We all know that butter is a combination of fat and milk solids, but did you know that it is the milk solids that burn and turn black when you cook butter at too high a temperature. If you clarify the butter, you have just the fat, with the milk solids taken out, which means you can heat it to a much higher temperature without it burning.
Clarified butter is great for higher-heat cooking like pan-frying and roasting, and it’s super easy to make at home.
I suggest making a large batch of clarified butter, storing it in the fridge, and using it as needed.
Clarified Butter Recipe
- In a small saucepan, melt 1 pound cubed unsalted butter over medium-high heat.
- Continue to cook over medium-high heat; an even layer of white milk proteins will float to the surface.Bring to a boil; the milk proteins will become foamy.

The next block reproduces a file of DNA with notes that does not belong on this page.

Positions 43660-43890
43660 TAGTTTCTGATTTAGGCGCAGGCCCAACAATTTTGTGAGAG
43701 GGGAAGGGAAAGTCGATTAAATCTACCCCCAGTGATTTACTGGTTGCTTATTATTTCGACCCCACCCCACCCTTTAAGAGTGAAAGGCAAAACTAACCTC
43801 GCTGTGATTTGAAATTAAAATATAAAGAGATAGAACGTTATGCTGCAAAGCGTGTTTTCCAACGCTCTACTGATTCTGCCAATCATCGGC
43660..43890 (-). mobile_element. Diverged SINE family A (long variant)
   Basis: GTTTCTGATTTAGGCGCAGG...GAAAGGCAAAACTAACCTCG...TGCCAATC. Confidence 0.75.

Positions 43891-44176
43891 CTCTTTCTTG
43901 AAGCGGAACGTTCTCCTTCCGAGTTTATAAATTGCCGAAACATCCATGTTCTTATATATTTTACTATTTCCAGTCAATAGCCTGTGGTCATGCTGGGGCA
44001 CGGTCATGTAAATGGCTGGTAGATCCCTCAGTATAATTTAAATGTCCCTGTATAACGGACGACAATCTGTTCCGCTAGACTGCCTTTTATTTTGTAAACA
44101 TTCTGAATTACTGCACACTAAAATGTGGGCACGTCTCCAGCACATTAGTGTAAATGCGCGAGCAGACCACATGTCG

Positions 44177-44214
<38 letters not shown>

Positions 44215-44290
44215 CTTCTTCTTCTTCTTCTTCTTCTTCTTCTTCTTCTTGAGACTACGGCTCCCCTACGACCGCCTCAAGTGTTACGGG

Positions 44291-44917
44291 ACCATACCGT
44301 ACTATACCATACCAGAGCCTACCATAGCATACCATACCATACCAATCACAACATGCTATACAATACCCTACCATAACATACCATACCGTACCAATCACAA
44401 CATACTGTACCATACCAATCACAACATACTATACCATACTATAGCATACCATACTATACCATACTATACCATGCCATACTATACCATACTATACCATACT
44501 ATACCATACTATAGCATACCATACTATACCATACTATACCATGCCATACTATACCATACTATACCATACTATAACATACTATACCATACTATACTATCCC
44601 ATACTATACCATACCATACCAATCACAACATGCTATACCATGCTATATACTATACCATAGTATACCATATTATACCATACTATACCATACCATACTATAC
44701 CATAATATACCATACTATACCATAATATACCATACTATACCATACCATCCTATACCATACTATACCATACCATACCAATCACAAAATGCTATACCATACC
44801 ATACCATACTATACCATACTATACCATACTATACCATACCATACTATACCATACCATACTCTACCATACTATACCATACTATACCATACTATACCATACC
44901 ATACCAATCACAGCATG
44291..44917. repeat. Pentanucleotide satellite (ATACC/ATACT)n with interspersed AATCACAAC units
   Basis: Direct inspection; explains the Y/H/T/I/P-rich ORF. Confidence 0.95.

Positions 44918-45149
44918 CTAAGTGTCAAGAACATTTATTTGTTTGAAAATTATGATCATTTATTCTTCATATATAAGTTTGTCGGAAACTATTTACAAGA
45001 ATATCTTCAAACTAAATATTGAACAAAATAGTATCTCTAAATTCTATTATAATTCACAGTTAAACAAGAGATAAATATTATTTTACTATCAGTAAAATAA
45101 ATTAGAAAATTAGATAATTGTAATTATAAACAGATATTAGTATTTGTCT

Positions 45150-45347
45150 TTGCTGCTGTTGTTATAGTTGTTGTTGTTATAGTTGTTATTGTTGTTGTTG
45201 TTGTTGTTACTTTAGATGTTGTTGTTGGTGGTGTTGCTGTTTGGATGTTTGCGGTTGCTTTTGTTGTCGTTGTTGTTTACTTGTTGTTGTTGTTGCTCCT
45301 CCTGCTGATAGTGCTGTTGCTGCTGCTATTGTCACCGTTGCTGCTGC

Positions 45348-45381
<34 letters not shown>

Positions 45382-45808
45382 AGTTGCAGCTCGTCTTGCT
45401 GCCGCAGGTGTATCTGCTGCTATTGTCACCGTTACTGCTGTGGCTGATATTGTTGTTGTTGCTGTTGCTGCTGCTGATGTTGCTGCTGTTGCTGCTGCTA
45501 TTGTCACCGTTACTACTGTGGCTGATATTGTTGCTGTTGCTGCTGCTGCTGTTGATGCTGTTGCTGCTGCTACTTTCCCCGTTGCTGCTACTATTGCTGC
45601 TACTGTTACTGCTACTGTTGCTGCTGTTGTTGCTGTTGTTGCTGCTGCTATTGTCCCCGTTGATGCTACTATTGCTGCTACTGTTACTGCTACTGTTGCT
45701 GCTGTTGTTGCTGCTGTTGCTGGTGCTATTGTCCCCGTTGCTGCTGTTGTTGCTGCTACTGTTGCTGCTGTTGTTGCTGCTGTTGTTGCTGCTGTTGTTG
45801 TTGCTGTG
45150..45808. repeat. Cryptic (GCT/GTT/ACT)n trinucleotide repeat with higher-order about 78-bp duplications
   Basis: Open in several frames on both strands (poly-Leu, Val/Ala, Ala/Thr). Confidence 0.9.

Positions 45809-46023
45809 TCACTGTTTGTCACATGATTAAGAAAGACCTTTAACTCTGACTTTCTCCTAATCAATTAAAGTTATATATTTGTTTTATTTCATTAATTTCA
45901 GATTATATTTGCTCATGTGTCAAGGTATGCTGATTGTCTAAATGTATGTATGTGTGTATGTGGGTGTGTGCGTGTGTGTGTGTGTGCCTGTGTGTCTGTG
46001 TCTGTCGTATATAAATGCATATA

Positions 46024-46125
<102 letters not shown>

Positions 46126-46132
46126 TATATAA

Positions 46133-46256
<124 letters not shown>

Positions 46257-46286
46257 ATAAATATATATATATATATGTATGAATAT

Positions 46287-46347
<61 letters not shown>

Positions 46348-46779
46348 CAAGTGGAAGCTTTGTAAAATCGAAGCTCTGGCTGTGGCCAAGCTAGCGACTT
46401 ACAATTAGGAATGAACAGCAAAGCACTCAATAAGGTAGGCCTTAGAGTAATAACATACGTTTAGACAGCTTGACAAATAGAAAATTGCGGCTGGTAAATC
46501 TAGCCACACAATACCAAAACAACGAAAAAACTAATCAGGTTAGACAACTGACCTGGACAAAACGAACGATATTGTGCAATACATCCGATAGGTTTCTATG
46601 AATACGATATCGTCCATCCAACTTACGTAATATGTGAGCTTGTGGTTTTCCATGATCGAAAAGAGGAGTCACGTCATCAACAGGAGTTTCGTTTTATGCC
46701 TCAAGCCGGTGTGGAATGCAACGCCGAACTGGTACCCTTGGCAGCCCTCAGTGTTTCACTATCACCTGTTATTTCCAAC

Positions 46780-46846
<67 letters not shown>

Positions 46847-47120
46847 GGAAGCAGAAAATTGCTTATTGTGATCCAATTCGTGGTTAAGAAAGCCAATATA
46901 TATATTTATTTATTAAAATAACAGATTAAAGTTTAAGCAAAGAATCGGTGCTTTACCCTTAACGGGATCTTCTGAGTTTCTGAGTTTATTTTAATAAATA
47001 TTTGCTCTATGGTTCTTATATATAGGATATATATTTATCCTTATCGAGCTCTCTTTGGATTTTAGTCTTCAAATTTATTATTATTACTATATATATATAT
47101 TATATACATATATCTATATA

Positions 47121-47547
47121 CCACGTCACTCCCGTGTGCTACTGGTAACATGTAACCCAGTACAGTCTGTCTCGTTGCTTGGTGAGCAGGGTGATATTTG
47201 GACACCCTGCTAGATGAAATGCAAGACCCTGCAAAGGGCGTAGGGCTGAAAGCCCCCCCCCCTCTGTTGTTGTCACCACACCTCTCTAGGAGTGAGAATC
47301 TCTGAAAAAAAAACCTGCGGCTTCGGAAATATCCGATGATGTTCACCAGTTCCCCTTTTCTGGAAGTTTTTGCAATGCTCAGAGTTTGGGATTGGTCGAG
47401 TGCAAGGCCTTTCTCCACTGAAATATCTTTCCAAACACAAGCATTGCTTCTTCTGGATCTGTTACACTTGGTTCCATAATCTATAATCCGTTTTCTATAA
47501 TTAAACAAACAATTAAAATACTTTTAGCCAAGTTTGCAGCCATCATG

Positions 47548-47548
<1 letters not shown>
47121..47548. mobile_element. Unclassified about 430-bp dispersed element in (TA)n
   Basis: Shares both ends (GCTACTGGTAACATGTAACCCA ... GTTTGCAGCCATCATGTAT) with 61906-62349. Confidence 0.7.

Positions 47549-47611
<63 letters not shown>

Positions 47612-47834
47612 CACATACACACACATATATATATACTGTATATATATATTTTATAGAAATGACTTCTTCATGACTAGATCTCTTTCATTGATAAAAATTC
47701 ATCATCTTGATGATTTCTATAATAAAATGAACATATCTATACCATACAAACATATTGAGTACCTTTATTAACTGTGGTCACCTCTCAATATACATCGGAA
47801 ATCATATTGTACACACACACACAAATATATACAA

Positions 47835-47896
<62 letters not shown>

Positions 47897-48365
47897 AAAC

- Lower heat to medium and continue to gently boil; the milk proteins will break apart. As the butter gently boils, the milk proteins will eventually sink to the bottom of the pot, and the boiling will begin to calm and then cease.
- Once boiling has stopped, pour butter through a cheesecloth-lined strainer or through a coffee filter into a heat-proof container to remove browned milk solids.
- Let cool, then transfer to a sealed container and refrigerate until ready to use.
- Clarified butter should keep for at least 5 months in the refrigerator.
In my opinion, clarified butter has an advantage over regular butter: intensified flavor. Because the clarifying process removes water, milk solids (and possibly other impurities), clarified butter tastes silkier, richer, and has a more intensely creamy, buttery taste.
You can use clarified butter the same as you would regular butter, although I tend to reserve clarified butter for dishes where you’re really going to taste it: risotto, simple pasta dishes that use butter as a main ingredient/finishing touch, fish, roasted vegetables, deglazing a pan after I roast a chicken. And, my all time favorite, lobster or prawn dipping – yum!
Note, I do not use clarified butter when baking; simply because approximately 20% of the solids and milk have been removed. So, if the baking recipe calls for butter I use regular butter.